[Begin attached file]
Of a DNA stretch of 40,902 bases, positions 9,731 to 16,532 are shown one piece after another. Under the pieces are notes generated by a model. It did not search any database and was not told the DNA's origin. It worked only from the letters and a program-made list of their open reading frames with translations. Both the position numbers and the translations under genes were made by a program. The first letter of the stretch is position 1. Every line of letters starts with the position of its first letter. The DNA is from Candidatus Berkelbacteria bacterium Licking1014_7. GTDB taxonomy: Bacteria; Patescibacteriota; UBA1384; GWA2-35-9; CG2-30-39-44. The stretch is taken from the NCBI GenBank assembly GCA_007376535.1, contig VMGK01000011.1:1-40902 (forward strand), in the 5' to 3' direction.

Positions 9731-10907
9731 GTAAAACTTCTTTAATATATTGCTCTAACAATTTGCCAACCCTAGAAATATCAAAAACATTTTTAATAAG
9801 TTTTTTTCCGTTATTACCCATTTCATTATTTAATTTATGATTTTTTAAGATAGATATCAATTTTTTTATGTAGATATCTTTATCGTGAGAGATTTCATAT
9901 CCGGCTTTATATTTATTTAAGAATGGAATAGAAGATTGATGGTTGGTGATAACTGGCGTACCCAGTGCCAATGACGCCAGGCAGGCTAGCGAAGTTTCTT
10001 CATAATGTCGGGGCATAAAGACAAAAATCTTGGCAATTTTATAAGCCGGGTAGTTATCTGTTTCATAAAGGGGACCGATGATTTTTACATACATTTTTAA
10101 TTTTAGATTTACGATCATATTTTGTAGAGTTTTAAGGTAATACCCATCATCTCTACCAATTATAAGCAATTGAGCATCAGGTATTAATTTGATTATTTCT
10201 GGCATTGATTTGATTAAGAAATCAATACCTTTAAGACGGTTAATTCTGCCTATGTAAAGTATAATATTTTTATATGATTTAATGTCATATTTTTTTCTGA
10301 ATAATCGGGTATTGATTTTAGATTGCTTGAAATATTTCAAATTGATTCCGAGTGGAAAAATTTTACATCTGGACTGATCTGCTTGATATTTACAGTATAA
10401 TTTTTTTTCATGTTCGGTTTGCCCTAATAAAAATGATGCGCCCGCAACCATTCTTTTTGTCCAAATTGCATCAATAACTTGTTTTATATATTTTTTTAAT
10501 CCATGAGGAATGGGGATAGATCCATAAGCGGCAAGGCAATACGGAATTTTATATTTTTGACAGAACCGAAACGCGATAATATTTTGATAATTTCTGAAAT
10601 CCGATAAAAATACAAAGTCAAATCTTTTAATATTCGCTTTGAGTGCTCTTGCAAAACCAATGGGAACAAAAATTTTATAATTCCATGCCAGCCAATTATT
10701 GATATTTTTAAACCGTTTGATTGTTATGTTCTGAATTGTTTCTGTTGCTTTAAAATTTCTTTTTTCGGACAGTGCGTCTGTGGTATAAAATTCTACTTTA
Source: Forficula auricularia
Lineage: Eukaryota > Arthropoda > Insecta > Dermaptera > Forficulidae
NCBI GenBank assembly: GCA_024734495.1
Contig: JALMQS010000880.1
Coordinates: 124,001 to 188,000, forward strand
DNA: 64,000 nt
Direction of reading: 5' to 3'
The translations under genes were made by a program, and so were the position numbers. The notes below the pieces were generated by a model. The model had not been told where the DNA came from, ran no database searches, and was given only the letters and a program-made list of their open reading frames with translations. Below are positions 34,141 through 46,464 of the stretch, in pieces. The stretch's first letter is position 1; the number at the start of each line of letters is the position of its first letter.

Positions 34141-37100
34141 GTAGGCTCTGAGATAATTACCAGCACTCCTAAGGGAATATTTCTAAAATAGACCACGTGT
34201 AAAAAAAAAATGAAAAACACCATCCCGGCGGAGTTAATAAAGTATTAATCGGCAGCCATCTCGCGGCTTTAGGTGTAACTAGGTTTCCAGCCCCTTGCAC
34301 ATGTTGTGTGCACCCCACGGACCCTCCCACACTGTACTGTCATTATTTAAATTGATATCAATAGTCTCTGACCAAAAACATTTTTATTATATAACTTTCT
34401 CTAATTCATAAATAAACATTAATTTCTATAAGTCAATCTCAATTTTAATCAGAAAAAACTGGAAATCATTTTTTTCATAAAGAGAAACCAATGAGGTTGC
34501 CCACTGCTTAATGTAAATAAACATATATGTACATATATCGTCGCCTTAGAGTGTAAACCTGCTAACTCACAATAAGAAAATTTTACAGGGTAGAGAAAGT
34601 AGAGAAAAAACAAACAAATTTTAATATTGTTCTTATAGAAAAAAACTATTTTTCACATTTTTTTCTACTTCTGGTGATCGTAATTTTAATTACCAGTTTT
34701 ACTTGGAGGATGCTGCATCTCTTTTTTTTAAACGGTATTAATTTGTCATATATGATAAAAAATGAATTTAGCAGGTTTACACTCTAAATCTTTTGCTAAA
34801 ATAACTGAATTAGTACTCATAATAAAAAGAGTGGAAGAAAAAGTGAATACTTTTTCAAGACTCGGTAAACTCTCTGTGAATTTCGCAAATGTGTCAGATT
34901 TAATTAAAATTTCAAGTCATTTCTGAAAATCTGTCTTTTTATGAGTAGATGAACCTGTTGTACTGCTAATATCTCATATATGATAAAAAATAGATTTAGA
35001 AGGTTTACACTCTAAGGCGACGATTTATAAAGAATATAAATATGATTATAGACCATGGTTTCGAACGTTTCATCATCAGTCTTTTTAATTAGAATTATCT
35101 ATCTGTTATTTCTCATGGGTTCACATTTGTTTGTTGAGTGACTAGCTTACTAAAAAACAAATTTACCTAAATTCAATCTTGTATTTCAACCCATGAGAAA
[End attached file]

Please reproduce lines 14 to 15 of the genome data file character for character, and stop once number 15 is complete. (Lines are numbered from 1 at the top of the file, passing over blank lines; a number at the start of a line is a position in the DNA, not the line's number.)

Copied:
Source: Forficula auricularia
Lineage: Eukaryota > Arthropoda > Insecta > Dermaptera > Forficulidae